Can A.I. Invent?

Also: Google, Meta, Apple help give rise to tech's new "mafia"

Hello!

In today's AI KATANA, we're exploring the contentious debate of AI as an inventor and its implications for future innovation. We're also tracking the rise of the "AI mafia", as leading tech talent breaks away from industry giants to establish their own startups. On the cost side, AI's increasing demands are leading to surging data center expenses, signaling the correlation between AI advancement and energy consumption. An optimistic outlook by Fiverr's CMO suggests generative AI's potential to positively influence the gig economy. Lastly, in tech updates, Meta announces a breakthrough in text-to-image generation, while UK-based startup Outverse secures significant seed funding to develop its AI-powered community platform.

Sliced and served:

  • โœ๏ธ Can A.I. Invent?

  • ๐Ÿ‘จ๐Ÿปโ€๐Ÿ’ป Google, Meta, Apple help give rise to tech's new "mafiaโ€

  • ๐Ÿข Rising Data Center Costs Linked to AI Demands

  • ๐Ÿ’ธ This is how generative AI will change the gig economy for the better

โœ๏ธ Can A.I. Invent?

The potential for AI to be classified as an inventor has been discussed in legal circles, Congress, and patent authorities. Despite a generally held belief that only humans can invent, a small but growing faction supports the idea that AI can also create inventions. The debate has more than philosophical implications, extending to the future of innovation and competitiveness. Proponents argue that AI can produce unexpected results without human input, acting as a creator. Dr. Ryan Abbott, founder of the Artificial Inventor Project, is one of them. His group seeks legal protection for AI-generated inventions and has filed pro bono test cases in several countries. While South Africa has granted a patent for an AI-generated invention, the United States, Australia, and Taiwan have refused. The debate has sparked discussion about recognizing AI systems as co-inventors, and some have suggested that patent protection for AI technology could be strengthened in the future. At a Senate hearing, Dr. Abbott demonstrated an example of an AI-generated invention โ€“ a novel drink container created entirely without human control.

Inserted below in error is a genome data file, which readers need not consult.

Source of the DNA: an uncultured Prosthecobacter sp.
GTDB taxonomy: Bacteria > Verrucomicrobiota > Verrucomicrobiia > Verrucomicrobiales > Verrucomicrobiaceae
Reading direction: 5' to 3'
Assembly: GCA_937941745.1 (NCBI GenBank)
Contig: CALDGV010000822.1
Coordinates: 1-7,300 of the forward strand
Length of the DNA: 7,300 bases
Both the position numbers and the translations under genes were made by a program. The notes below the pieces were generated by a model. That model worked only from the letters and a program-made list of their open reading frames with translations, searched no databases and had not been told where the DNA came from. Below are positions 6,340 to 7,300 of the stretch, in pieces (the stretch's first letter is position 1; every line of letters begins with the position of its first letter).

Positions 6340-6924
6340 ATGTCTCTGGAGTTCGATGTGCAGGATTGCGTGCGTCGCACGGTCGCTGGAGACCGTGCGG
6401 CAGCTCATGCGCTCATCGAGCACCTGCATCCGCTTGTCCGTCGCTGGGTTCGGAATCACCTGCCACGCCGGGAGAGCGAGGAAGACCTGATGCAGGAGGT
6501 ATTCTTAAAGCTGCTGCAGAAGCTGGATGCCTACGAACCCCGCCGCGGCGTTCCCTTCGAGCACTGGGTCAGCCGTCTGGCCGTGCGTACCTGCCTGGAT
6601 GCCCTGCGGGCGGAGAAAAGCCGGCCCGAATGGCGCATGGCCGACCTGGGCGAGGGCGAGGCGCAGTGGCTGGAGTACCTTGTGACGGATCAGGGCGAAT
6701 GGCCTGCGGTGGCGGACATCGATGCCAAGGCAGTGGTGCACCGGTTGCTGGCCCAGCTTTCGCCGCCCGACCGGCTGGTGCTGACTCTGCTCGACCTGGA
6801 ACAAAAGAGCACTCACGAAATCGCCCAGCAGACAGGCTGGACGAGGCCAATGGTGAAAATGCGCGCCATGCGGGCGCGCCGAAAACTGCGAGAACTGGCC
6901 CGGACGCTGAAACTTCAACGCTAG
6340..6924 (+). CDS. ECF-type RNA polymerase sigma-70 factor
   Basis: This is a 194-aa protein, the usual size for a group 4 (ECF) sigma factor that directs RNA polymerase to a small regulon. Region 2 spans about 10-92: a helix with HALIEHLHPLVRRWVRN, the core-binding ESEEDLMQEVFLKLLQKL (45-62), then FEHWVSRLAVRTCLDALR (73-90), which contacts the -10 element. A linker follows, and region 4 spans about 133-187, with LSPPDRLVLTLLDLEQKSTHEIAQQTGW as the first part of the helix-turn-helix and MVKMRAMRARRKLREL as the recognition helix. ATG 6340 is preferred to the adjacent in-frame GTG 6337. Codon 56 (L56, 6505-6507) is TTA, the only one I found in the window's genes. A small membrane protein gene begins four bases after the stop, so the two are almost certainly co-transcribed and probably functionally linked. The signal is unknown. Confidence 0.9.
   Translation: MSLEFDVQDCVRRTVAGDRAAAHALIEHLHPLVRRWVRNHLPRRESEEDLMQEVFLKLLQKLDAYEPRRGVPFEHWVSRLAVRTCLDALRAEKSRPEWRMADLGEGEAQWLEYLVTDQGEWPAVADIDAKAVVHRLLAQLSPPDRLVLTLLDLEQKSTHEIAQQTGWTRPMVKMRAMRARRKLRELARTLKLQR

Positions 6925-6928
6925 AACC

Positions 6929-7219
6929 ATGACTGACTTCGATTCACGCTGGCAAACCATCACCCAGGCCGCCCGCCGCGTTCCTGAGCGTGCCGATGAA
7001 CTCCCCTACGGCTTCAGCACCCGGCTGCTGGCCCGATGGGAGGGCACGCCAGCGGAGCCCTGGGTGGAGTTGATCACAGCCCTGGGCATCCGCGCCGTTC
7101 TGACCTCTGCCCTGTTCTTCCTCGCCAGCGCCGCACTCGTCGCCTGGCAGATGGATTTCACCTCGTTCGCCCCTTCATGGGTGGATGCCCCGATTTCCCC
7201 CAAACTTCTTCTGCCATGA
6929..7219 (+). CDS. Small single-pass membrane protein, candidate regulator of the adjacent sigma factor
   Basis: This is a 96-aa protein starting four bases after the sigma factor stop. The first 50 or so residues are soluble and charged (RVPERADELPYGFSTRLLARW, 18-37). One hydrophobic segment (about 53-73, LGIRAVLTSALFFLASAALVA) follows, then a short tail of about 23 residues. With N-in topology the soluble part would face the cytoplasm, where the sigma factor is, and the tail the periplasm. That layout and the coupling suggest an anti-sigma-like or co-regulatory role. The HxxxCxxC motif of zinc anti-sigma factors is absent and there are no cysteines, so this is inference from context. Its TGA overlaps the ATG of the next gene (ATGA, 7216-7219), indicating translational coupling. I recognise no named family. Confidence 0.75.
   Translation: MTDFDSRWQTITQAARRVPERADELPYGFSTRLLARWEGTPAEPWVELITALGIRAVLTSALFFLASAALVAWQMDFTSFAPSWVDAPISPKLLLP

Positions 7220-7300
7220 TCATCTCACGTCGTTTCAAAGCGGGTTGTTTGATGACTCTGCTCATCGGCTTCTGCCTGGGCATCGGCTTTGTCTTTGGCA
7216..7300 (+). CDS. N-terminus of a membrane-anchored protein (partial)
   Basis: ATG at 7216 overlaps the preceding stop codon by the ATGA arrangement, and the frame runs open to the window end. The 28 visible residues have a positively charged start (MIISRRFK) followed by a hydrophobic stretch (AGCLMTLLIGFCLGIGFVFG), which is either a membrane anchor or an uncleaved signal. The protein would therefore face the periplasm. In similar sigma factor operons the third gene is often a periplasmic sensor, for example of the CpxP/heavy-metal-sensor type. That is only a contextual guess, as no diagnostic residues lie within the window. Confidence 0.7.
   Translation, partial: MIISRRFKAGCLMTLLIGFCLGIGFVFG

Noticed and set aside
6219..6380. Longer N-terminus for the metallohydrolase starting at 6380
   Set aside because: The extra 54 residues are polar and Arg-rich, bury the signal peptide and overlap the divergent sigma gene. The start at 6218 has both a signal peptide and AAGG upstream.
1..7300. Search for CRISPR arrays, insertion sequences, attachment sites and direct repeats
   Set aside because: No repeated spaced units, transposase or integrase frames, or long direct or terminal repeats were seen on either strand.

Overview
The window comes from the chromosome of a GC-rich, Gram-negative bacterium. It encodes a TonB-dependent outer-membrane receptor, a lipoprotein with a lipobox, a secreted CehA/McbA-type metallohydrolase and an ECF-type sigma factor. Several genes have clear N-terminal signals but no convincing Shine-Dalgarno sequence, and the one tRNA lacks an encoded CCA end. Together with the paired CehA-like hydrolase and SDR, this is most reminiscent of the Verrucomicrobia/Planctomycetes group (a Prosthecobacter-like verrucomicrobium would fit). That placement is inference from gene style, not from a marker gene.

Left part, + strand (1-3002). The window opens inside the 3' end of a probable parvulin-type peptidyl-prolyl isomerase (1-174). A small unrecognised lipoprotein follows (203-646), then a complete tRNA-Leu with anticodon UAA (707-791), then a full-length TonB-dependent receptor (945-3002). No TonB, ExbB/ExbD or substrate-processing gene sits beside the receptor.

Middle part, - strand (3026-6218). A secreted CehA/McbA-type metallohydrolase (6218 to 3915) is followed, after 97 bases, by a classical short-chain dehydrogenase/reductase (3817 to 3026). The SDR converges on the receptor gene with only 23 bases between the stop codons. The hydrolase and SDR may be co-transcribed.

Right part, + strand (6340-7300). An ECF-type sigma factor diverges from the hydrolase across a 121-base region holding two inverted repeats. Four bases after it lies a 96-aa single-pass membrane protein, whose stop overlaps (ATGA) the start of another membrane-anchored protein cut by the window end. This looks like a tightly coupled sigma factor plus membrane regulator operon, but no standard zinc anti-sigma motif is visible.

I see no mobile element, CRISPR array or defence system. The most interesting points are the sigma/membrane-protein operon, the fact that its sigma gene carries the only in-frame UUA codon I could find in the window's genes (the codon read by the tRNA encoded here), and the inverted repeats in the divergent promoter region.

๐Ÿ‘จ๐Ÿปโ€๐Ÿ’ป Google, Meta, Apple help give rise to tech's new "mafia"

This article discusses the emerging trend of AI professionals departing major tech companies like Google, Meta, and Apple to form their own startups, a movement being dubbed the "AI mafia". Following in the footsteps of tech pioneers who left their employers to start their own companies, the authors of Google's significant AI paper, "Attention is all you need", have now all left the company. Many of these individuals have established their own venture-backed companies such as Cohere, Adept, Character AI, NEAR Protocol, Inceptive, among others, and have secured investment from major players like Andreessen Horowitz, Spark Capital, and General Catalyst. This trend has extended to alumni from other leading AI teams and tech companies, including OpenAI. However, investors highlight that technical expertise in AI doesn't guarantee entrepreneurial success. Other crucial traits include strong product and business intuition, and high self-awareness.